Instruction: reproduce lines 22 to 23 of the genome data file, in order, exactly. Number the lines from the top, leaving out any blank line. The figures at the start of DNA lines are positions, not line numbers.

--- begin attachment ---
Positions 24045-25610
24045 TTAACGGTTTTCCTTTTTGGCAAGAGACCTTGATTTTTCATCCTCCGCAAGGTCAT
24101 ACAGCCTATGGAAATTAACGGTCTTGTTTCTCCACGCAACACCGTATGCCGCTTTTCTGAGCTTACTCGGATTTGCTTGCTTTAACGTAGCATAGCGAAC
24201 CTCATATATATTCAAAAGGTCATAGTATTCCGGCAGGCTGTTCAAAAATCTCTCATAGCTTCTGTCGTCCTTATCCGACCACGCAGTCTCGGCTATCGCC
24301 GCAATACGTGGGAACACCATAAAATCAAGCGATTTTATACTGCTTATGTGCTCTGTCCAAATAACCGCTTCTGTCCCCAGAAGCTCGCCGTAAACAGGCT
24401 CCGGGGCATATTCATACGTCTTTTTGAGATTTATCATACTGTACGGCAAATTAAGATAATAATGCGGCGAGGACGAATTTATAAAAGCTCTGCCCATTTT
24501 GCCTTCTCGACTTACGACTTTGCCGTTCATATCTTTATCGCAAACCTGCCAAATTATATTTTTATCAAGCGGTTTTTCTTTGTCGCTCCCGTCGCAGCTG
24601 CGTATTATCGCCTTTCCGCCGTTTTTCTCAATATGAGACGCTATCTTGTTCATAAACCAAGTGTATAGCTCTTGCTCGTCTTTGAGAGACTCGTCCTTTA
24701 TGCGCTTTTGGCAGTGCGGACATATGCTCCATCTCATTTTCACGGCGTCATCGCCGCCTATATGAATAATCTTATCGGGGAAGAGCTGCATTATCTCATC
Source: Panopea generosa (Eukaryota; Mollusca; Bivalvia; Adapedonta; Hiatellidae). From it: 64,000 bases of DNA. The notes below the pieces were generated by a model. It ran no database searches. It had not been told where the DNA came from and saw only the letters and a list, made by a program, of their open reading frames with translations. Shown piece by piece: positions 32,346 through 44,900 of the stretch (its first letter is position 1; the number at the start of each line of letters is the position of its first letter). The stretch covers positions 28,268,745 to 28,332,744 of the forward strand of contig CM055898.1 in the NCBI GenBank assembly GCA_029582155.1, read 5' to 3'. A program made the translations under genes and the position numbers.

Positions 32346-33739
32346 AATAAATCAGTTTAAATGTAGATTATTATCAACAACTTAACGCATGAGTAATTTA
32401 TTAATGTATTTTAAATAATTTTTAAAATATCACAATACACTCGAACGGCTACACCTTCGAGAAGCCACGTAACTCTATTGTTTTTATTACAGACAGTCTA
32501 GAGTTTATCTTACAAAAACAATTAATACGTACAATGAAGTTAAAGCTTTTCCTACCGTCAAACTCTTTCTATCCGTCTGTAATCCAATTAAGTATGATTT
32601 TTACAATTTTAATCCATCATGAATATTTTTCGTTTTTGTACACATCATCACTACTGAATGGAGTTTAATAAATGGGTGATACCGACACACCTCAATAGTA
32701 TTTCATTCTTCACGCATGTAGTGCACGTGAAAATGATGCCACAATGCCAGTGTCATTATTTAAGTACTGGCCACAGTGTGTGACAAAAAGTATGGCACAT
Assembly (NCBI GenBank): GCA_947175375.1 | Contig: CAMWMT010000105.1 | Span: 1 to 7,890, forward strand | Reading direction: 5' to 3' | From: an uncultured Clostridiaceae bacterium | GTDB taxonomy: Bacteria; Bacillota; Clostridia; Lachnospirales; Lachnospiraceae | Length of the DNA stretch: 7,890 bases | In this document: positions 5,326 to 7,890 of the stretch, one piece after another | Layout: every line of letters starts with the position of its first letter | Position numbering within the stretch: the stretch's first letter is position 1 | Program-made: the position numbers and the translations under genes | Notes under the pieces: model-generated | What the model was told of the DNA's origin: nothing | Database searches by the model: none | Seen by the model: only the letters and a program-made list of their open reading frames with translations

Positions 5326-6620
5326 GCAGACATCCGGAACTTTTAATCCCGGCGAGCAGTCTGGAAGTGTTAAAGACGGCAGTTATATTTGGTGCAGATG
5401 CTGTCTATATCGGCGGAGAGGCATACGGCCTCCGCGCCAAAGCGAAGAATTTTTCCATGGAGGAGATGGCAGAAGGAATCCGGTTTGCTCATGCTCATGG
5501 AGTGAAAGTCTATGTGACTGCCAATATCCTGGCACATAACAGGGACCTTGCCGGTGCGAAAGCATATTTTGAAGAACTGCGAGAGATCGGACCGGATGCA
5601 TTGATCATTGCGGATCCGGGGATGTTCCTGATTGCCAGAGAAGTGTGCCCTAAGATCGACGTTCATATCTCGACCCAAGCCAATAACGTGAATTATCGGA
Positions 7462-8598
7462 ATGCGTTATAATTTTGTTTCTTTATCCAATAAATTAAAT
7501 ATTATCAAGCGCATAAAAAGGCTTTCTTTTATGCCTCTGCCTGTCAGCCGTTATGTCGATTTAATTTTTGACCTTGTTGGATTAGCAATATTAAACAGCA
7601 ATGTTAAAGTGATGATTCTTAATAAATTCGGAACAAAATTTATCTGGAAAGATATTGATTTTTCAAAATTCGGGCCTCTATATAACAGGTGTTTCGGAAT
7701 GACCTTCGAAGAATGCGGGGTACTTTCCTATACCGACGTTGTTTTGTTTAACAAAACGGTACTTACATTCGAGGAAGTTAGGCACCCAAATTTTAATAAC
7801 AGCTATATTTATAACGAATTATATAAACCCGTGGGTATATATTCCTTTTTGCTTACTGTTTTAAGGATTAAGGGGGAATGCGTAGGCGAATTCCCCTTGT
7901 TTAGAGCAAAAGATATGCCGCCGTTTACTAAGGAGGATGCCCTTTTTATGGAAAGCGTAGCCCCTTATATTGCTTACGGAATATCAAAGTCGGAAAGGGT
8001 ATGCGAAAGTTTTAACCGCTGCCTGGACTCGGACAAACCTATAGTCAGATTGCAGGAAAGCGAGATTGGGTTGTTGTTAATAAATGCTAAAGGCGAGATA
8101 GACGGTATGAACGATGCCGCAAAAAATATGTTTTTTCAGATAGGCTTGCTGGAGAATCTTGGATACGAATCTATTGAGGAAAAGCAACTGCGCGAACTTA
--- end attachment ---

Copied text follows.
5601 TTGATCATTGCGGATCCGGGGATGTTCCTGATTGCCAGAGAAGTGTGCCCTAAGATCGACGTTCATATCTCGACCCAAGCCAATAACGTGAATTATCGGA
Positions 7462-8598